GE should have applied their corporate social responsibility duty as stated by General Robert E. Wood in the Sears Annual report for 1936; he said “the chief constituencies of the company—customers, the public, employees, sources of merchandise supply, and stockholders. Stockholders being last as they could not attain their “full measure of reward” unless the other groups were satisfied first. ” Ironically, after Welch’s retirement, he stated in an interview with the Financial Times on the Global financial crisis of 2008-2009, “On the face of it, shareholder value is the dumbest idea in the world.
Shareholder value is a result, not a strategy… your main constituencies are your employees, your customers and your products. ” However, during the Welch era, this did not occur. Welch established a major reconstruction structure to eliminate bureaucracy and geared management towards a performance goal culture. He introduced a new doctrine of weeding out poor performance and discovering an “all-star” management. With this tactic it was clear that Welch did not care or underestimated the welfare of the society that impacted this decision. During his last 15 years with GE, at least 150,000 jobs were eliminated.
He even stated in his memoir that “I never underestimated the human cost of those layoffs or the hardship they might cause people and communities”. When Welch ranked employees on the vitality curve, instead of dismissing the bottom 10%, and coached the middle 70%, he should have offered training initiatives to help improve the bottom’s work performance to suit its job description. A lot could have been offered to these individuals for improvement. Motivation is one key example to offer, it would have help to achieve the organization’s objectives while also working to achieve personal objectives.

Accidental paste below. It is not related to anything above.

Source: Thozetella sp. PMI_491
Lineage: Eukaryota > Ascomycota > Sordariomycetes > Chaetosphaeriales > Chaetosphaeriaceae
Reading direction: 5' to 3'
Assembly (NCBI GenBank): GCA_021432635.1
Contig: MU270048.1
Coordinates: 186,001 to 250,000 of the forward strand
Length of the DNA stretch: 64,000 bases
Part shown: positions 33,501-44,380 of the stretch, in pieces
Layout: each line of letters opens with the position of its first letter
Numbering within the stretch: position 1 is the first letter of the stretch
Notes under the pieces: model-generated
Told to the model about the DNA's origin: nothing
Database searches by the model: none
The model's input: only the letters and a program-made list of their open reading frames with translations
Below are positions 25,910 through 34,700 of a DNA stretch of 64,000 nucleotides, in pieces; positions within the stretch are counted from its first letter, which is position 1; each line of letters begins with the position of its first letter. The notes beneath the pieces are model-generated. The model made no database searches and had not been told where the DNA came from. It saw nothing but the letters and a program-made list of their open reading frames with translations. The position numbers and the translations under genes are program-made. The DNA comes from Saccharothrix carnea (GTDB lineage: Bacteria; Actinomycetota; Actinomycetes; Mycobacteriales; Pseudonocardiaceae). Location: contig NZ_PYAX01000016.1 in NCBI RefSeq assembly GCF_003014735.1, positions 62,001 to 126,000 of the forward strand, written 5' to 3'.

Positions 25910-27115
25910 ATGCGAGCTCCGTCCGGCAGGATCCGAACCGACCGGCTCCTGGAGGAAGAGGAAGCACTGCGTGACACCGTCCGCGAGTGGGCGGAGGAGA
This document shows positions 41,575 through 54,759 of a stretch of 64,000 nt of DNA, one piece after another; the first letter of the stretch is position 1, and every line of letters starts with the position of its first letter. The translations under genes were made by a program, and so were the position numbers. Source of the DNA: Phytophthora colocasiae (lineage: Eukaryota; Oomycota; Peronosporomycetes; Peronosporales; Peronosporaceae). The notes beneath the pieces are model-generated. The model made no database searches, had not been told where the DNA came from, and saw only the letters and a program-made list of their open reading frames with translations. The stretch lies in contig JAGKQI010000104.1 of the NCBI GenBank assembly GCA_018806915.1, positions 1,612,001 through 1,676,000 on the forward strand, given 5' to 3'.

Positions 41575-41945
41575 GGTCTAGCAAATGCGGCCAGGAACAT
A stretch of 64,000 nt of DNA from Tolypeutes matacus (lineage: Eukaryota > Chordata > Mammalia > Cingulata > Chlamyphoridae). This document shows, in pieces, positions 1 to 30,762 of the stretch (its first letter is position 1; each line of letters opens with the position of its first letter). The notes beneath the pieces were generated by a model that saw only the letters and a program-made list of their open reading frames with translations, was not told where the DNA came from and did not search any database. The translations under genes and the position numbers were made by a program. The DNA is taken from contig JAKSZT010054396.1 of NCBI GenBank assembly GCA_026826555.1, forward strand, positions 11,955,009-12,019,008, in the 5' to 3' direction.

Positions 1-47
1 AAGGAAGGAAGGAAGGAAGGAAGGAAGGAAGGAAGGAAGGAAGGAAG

Instead scare tactics were used and Welch was cutthroat with managers to enforce identifying the bottom 10% by refusing to carry out stock options and salary recommendation, thus forcing managers to comply. Making this vitality curve approach flawed. Friedman’s argument was that “managers are the employees of a corporation’s owners and are directly responsible to them. ” Which was synonymous to Welch’s belief that “managers must confront reality and adapt to the world as it is, not as they wish it to be. ” He was also convinced that the cause of a successful business is having the “right people in management positions”.
Contradictory, this idealism were of little value to him since within the next five years of being CEO, he executed a strategy of obliterating businesses that fell outside high profit margins and thus eliminated 132,000 workers without respite and conscious about the welfare of society impacted by this decision. His forced ranking using the vitality curve affected employee morale and teamwork by turning employees against each other. Welch was also discriminatory against overweight individuals believing that they were undisciplined. One manager even went through the process of stapling his colon to lose weight to prevent being fired.